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Bernie Sanders laments billionaires like Bloomberg 'buying' elections

The 2020 hopeful touts his campaign as grassroots and has attacked his rivals for taking contributions from wealthy donors.

Sen. Bernie Sanders on Tuesday took aim at billionaires like Mike Bloomberg who the Vermont senator said are trying to buy elections.

"This is what I think, you know, Mike Bloomberg and anybody else has every right in the world to run for president of the United States. But I got a real problem with multibillionaires literally buying elections," Sanders told NBC News anchor Lester Holt in a "Nightly News" interview.

"And his view is, 'Hey, I'm worth $60 billion, I can spend hundreds and hundreds of millions of dollars on TV ads; hey, vote for me, make me president,'" Sanders added.

"That is exactly the problem with American politics," he said.

Bloomberg, the former mayor of New York City who is worth $60 billion, has skipped the early primary states such as Iowa and New Hampshire and poured more than $100 million on advertising. He has also built a major ground game across the country with 500 organizers and staff in more than 30 states, including all 14 Super Tuesday states. Billionaire activist Tom Steyer has also used his wealth to fund advertisements and build significant campaign infrastructure.

Sanders said he "doesn't begrudge" Bloomberg's wealth, "but I do begrudge a billionaire thinking he can buy the election."

Sanders has repeatedly said he will build the "strongest grassroots movement in the history of politics" and attacked his rivals for taking contributions from wealthy donors. Sanders gained front-runner status Monday after a new Quinnipiac University poll had him leading former Vice President Joe Biden nationally.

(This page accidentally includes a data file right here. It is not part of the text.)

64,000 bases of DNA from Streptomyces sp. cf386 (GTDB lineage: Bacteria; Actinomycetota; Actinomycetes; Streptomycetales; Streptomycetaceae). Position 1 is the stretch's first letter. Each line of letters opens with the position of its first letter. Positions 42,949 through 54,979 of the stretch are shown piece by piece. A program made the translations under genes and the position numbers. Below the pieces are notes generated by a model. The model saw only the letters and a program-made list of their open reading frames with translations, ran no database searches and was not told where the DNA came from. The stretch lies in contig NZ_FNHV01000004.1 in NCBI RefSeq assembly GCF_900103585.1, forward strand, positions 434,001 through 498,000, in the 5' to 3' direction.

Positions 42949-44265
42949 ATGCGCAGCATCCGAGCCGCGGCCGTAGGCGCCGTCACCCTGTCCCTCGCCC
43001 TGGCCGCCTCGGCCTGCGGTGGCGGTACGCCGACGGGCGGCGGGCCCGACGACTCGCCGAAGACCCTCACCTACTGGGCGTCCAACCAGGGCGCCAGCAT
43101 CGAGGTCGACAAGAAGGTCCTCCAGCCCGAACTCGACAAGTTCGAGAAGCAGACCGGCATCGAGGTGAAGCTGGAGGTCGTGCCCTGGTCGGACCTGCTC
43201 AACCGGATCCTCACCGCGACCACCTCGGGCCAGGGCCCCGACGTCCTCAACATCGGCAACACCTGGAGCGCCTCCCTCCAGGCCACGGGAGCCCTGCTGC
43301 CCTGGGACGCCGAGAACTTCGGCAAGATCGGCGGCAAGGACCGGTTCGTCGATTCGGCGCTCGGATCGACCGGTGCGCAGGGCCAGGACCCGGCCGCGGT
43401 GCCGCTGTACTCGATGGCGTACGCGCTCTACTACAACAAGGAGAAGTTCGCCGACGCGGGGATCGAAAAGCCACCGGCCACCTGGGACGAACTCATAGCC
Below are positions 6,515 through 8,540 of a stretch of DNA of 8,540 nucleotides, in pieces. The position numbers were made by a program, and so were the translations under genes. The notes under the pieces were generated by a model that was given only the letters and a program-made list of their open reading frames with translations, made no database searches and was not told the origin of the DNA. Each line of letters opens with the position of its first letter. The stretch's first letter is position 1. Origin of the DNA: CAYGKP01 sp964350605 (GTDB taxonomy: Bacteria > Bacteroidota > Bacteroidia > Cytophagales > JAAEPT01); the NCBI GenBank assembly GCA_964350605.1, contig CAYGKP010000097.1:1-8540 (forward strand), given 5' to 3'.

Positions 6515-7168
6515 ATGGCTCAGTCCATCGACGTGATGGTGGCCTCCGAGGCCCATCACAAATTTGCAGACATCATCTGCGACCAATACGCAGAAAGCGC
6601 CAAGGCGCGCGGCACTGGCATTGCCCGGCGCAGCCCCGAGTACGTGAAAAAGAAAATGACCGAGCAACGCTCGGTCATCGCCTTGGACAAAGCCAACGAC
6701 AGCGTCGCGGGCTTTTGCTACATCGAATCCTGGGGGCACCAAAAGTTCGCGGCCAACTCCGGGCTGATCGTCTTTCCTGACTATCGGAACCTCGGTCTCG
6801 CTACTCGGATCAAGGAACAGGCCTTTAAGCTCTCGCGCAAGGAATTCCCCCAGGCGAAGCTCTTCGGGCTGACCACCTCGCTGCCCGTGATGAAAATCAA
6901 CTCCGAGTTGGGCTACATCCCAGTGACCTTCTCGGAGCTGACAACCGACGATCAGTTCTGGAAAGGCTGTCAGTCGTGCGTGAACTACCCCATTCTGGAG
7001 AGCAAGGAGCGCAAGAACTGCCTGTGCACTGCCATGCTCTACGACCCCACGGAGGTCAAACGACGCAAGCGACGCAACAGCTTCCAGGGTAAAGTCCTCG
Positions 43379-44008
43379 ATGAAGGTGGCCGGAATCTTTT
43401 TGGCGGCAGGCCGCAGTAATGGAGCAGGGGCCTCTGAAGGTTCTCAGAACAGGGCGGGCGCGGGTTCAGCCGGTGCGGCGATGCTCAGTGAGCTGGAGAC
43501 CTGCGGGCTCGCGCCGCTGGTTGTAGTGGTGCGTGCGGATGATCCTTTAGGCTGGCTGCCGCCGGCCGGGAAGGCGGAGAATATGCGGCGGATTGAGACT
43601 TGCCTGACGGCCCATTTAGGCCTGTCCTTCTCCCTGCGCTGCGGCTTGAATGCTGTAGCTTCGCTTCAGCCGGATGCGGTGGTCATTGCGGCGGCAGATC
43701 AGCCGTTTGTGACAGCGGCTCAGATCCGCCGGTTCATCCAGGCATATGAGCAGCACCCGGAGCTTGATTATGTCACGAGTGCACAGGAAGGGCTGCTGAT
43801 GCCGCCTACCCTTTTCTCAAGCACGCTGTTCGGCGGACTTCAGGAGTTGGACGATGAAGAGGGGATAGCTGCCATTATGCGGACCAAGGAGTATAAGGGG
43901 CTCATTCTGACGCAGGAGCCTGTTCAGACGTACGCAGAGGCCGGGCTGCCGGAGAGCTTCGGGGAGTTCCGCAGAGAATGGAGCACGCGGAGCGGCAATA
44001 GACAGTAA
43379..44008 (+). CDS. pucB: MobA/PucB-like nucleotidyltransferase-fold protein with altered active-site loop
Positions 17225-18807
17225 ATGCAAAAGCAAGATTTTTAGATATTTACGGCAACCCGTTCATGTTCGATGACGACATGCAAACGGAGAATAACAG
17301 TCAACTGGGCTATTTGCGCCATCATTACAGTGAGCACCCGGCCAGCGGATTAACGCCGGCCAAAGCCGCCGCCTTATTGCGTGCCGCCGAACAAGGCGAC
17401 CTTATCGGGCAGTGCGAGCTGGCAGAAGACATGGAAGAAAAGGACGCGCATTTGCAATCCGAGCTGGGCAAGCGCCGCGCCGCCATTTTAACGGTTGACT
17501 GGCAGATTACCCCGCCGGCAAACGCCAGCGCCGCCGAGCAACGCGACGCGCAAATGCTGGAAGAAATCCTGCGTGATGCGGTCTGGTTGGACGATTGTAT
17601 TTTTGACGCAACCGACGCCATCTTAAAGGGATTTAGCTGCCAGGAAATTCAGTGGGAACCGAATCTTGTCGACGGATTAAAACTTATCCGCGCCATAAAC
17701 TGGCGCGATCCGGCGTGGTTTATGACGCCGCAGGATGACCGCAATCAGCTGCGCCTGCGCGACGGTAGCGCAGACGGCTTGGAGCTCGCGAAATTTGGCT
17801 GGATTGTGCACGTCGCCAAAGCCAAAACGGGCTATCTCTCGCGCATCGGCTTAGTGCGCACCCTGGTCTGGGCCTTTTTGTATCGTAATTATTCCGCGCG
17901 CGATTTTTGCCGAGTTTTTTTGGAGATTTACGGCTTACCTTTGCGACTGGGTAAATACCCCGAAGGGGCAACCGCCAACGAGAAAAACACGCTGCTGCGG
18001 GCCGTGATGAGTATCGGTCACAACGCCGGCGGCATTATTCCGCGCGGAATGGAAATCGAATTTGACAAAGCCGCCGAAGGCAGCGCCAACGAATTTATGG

Sanders, a self-identified democratic socialist, also told Holt that he didn't believe that title scared GOP voters — even though some Republicans have said they'd look forward to the prospect of a head-to-head contest with either Sanders for that very reason.

'I'm not so sure it scares them. It scares the media, I'll tell you that," Sanders said. "But I think what we say to them is, look, in 2016 Trump ran as a friend of the working families of this country; he lied. He tried to throw 32 million people off of their health care that they have. He had a tax plan which he said would benefit working families, not the very rich, and yet 83 percent of the benefits go to the top 1 percent."

"Check my record. I have a lifetime of service and fighting for the working class of this country and of taking on powerful special interests," Sanders said.

So if Sanders won, what would his first week in office look like?

According to the candidate, it would be "very crazy," would not include a lot of sleep and would feature several executive orders.

"We can sign executive orders that will do a whole lot. For example, we can sign an executive order that will re-establish the legal rights for the 1.8 million people eligible for the DACA program. We can sign an executive order, which says that any federal contractor who has business with the federal government will pay workers at least $15 an hour," Sanders said.

"We can sign an executive order which takes marijuana out of the federal controlled substance act, which essentially legalizes marijuana in every state in the country, which is something that we have to do," he added.

"It's going to be a very crazy week, I can tell you that. I'm probably not gonna sleep too much in the first week," he said.